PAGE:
The Thesis Isn’t Everything: In Defense of Hobbies during Graduate School

March 8, 2019

Upon entering graduate school, it’s tempting to put life on hold, dropping all extracurricular activities and instead focusing exclusively on coursework. Then, once coursework concludes, it’s even more tempting to allow dissertation work to become all-enveloping. The mental strain of always working—or rather, of always thinking about work—is massive. When asking graduate students to participate in activities, I frequently hear a dejected refrain of “I can’t, because I have to study.” However, resisting the temptation of putting life on hold and instead maintaining a healthy work-life balance can prove not only essential to your mental health, but also essential to securing a job after you graduate, whether inside or outside the academy.

Preserving your existing hobbies, while seeking out new ones, will make you a better-rounded professional, turning you from a student into a teacher-scholar who displays a growth mindset. Paradoxically, participating in the world outside the academy will also make you more attractive on the job market. Having served on several searches, while being a candidate for many more, I have observed that academic search committees routinely seek researchers who have a clear understanding of their work’s significance beyond the nitty-gritty nuance of detailed archival research. Searches sift between applicants who all have outstanding academic pedigrees and solid research agendas, so that the delimiting factor often becomes whether someone demonstrates a groundedness that helps them relate to undergraduates or a broad enough perspective that makes their monograph book project appeal to publishers. Meanwhile, non-academic employers look for smart, self-motivated individuals who demonstrate that they can communicate to those beyond the walls of the ivory tower.

The key then is synergy, a term that has been sapped of all its meaning by corporate managers but is nonetheless applicable. With respect to hobbies and extracurricular activities, think about how you might translate non-academic experiences into professional skills. In other words, seek out opportunities that demonstrate leadership, such as serving as the captain of a sports team or the frontperson for a band, or those that hone public speaking skills, such as stand-up comedy or public performance. And so on and so forth.

While I would contend that virtually all hobbies can somehow be translated into professional skills, I also recommend exploring activities tangential to your research—in the truest sense of the word “tangential.” If you study French history and enjoy wine, study viniculture and start a wine club. If you are interested in the digital humanities, cultivate your interests in video games and comic books. If you enjoy theater and performance, then take an improv class, join a tabletop gaming group, or nab a role in a local play or recital. Then infuse those side interests into your teaching and research: your wine club might blossom into a study abroad program in the Italian countryside, your interest in video games might turn into a popular undergraduate course—crucial at a time when history departments face declining enrolments—and your penchant for performance might translate into novel teaching methods, like the experiential learning activities pioneered by the Reacting to the Past series from Barnard College.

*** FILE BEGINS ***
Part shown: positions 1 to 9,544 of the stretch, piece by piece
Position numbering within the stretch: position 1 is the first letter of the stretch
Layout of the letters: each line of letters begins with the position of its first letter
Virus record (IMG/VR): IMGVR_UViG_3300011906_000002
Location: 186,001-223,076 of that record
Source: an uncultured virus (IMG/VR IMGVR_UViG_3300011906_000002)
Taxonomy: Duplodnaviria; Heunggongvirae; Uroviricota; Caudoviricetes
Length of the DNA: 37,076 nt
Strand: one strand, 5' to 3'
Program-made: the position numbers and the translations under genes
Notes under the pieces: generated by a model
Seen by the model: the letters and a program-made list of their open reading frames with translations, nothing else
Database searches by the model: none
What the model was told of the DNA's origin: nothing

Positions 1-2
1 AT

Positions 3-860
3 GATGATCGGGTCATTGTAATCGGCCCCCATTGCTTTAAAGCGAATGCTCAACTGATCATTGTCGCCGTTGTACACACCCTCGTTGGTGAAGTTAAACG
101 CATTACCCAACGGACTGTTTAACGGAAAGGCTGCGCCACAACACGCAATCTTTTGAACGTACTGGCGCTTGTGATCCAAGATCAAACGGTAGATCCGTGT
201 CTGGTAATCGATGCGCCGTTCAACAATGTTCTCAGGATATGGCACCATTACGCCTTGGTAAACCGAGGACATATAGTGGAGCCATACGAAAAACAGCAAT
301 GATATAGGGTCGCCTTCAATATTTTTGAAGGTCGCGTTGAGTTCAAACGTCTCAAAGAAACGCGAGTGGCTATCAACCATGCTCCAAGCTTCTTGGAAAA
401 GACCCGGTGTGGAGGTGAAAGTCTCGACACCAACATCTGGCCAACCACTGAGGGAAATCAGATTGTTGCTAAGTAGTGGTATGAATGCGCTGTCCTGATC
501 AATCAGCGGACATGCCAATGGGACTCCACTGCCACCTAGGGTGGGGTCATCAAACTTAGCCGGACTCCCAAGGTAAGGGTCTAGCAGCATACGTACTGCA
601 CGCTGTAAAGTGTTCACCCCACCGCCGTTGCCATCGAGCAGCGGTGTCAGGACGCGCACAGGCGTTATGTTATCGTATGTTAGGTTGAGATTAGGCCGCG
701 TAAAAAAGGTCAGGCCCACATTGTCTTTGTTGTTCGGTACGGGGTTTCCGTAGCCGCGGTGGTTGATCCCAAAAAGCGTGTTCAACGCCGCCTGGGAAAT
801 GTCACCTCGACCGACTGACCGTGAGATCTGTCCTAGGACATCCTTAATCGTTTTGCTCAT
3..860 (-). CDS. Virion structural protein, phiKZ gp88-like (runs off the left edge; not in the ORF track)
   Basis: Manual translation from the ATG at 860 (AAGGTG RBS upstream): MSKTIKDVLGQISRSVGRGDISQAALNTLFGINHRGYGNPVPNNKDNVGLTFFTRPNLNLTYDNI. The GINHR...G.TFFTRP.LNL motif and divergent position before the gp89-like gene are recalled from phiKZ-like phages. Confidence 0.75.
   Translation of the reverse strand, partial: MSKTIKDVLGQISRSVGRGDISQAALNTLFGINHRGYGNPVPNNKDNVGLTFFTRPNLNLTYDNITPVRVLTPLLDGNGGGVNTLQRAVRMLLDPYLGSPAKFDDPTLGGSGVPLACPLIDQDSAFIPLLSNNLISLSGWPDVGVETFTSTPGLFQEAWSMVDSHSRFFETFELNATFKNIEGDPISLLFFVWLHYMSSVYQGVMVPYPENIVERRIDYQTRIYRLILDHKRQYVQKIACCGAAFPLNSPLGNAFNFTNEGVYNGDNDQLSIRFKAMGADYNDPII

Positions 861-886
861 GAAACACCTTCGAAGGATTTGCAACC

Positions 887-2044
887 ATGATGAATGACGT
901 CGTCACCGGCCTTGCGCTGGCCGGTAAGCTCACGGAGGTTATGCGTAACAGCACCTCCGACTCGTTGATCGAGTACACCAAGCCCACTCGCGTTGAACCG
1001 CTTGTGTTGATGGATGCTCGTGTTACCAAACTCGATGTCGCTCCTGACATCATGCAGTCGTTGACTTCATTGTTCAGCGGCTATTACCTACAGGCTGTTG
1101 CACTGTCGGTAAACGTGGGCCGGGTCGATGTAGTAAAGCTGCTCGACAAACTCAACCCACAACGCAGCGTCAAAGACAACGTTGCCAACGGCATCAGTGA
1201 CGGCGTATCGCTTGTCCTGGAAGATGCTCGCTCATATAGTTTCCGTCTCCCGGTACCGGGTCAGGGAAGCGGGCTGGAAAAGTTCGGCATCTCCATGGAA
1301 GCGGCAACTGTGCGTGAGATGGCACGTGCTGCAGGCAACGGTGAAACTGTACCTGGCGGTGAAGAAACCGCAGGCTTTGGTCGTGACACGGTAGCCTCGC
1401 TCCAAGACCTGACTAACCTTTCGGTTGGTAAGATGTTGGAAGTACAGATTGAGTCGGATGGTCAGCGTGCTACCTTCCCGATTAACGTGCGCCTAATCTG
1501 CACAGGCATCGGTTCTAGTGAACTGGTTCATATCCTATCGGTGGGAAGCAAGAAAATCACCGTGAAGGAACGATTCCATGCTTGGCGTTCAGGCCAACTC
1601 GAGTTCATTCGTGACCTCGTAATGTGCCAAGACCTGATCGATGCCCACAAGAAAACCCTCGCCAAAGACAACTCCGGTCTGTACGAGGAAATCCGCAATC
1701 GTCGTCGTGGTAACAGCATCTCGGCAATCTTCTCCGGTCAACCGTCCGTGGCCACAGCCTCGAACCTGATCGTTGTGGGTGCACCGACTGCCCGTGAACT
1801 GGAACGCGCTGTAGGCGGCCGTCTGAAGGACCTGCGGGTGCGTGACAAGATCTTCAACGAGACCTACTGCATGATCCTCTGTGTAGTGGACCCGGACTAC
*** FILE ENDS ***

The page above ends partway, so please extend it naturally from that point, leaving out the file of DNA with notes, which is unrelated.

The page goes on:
Hobbies are also key to getting away from work. Though it may seem like the best approach is to power through graduate school by focusing exclusively on your studies and dissertation, doing so will likely do yourself a disservice: not only will your stress levels be higher on average, but you may actually find it more difficult to find employment once you graduate. This is not to say that you should not devote hours upon hours to your research (you should, of course), but it is to say that you should understand that your dissertation will not be your magnum opus. As Carla Hesse once told me, “a good dissertation is a done dissertation.” In the years after graduation, your manuscript will continue to improve from editorial advice, peer review, and revisions made with the benefit of hindsight and scholarly distance.

Graduate school is not the time to demonstrate perfection, but the time to expand potential. Therefore, while you should definitely work hard (I recommend scheduling 40 hours per week during traditional business hours, based on research about productivity), you should also play hard. When not engaged in your graduate education, cultivate your imagination, seek out opportunities for growth, and build community connections, because studying need not—and indeed should not—be the totality of the graduate school experience.

Christopher M. Church (MA '09, PhD '14)  is an assistant professor of history at the University of Nevada, Reno, where he is affiliated faculty at UNR’s Cybersecurity Center and the Ozmen Institute for Global Studies. He is the author of Paradise Destroyed: Catastrophe and Citizenship in the French Caribbean, which won the Alf Andrew Heggoy Book Prize in 2018. His current research project focuses on the historical development of and resistance to our increasingly globalized world, which includes, among other things, the cultural, social, and economic ties between historical piracy and present-day hacking.